That's sorta' harsh, right? "What the hell is wrong with you?" Ever asked yourself that question? I have. I have totally had major internal dialogues with that question in the staring role. I have shouted myself down with the question, "What the hell is wrong with you?" I even considered toning it down a bit for the story today, like "What in the world is wrong with you?" But the truth is, that I asked the question with alot more self-anger & it mostly came out with the curse in it.
I haven't conducted exhaustive research interviews or anything, but I am willing to bet that lots of peeps suffering from autoimmune disorders have struggled with that question. When I say "lots of peeps," I mean lots. The American Autoimmune Related Diseases Assoc. says that about 50 million Americans, that is one out of every five of us, has an autoimmune disorder. Many of them can not even answer the question, "what the hell is wrong with me," because they are undiagnosed.
I spent years wrestling with the question. For me, answering it proved to be extremely difficult. In the end it took over ten years, involved doctors on three continents & eventually some of the most advanced medical centers out there. So, I thought that I should start by telling you the story of what the hell is wrong with me.
I have three autoimmune disorders. Autoimmunity is the failure of my immune system to recognize its own parts as self, which allows an immune response against its own cells and tissues. That's right, my immune system is on high alert all the time and it often mistakes ME for the ENEMY. Here's the thing, our immune systems are miracles. The immune response is like a super hero capable of incredible feats in order to save the helpless on-lookers (i.e. all the cells that equal a person). Sometimes, usually for an unknown reason, it is doing such major battle that some collateral damage starts to occur & then everything goes haywire. The immune system just goes on attacking the cells & tissue it was previously defending.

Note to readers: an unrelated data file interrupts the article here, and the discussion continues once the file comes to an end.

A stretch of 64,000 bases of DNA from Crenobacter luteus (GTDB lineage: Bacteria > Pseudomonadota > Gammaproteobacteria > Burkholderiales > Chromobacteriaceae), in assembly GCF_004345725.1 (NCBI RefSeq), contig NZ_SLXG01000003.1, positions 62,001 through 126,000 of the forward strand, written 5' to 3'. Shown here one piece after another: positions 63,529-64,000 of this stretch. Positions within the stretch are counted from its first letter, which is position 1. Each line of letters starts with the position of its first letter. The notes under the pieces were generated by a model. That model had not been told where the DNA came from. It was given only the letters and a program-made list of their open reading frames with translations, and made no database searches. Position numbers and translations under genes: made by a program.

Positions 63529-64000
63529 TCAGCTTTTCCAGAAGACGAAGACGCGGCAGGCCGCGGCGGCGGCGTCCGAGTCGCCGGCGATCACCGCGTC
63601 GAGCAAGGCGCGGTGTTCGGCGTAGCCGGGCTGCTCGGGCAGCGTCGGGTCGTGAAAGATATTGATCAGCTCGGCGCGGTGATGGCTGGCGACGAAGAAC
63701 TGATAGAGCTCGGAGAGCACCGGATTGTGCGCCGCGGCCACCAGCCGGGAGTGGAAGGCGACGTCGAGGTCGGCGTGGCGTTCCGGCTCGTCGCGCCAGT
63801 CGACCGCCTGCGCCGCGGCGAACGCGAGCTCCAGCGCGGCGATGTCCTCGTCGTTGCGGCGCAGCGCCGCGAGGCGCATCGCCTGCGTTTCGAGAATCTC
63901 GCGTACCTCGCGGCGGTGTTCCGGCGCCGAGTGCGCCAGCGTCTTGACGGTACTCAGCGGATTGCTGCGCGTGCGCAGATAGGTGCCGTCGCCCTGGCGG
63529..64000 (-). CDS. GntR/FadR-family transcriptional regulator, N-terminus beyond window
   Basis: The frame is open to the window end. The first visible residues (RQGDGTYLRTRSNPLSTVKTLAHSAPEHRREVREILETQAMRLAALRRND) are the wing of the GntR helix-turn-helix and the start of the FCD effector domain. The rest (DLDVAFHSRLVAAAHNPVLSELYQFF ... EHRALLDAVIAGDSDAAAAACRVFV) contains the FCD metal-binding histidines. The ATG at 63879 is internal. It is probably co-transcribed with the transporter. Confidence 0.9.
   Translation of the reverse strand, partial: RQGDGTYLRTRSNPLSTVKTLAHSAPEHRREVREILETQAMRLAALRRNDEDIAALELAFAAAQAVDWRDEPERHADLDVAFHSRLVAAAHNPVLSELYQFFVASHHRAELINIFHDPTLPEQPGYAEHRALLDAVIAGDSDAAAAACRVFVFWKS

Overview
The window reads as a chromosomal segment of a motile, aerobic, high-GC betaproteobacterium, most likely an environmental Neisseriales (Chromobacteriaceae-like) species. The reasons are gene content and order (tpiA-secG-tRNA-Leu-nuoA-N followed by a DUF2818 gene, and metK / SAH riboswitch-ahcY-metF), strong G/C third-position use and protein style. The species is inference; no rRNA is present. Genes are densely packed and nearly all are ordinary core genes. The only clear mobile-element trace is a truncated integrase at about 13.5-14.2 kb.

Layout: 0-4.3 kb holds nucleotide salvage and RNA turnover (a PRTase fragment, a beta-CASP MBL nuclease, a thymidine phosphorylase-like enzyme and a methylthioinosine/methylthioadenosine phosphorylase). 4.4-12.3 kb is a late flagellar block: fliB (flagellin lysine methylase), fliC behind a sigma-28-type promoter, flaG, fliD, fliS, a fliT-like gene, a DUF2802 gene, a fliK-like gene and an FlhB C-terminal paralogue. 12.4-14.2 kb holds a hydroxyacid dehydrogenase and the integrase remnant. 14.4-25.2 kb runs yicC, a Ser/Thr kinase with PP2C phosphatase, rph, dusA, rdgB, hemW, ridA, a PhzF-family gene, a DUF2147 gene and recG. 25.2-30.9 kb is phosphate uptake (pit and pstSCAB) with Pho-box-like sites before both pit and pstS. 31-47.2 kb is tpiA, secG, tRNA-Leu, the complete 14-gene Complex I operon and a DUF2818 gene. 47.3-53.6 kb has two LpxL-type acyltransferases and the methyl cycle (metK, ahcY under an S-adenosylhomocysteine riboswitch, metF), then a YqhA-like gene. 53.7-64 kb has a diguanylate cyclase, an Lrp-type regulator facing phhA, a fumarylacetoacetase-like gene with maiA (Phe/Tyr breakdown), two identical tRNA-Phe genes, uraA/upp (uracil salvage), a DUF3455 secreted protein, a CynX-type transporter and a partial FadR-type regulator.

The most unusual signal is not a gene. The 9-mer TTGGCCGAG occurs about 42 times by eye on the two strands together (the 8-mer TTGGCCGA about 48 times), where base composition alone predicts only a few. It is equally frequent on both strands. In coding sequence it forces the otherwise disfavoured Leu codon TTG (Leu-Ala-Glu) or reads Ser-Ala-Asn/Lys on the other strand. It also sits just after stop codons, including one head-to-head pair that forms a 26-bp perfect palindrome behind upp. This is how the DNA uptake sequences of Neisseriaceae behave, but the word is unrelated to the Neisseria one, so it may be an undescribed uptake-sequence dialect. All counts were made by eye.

I say "an unknown reason," but it is more like a "sort of known reason." There is often a genetic susceptibility and then a trigger. (It also makes a difference if you are a dude or a lady. Ladies make up 75% of those suffering from autoimmune disorders.) Triggers can be well understood, like in Celiac Disease, where the trigger is exposure to gluten (which is a protein found in wheat, barley, & rye). Triggers can also be less well understood. For instance, it is known that surgery, chronic high stress or extremely high-stress events, hormones, & even pregnancy can act as triggers.
That is where my autoimmune story begins. Pregnancy. I gave birth to my daughter on October 2, 2000. (That's right, she's about to turn 12!!) A few months later I noticed the first signs that something had "gone wrong" with my body. I developed a skin condition. It was painful and causing changes to my skin. I did what I normally do . . . I looked up some info. I narrowed down what I thought it could be & armed with my knowledge, went to see my doctor. Surprisingly, he agreed, diagnosed me, gave a steroid cream & sent me on my way.
What he did not tell me was that this skin condition was an autoimmune disorder or that having one autoimmune disorder meant I could be susceptible to developing others. He didn't give me any information about possible lifestyle or diet adjustments to consider in order to help treat the condition & he didn't warn me about the dangers of the steroids. To be fair, maybe he didn't know all of that at that time either. I was a young mom & I was a single, so working, going to college, & caring for my new baby filled up my world & I didn't take the time to learn more on my own. Just a few months after that, I developed new problems. I remember, distinctly, laying in bed one night and thinking to myself as I crashed into the desperate sleep of a new mother, "What the hell is wrong with me?"
More on that tomorrow.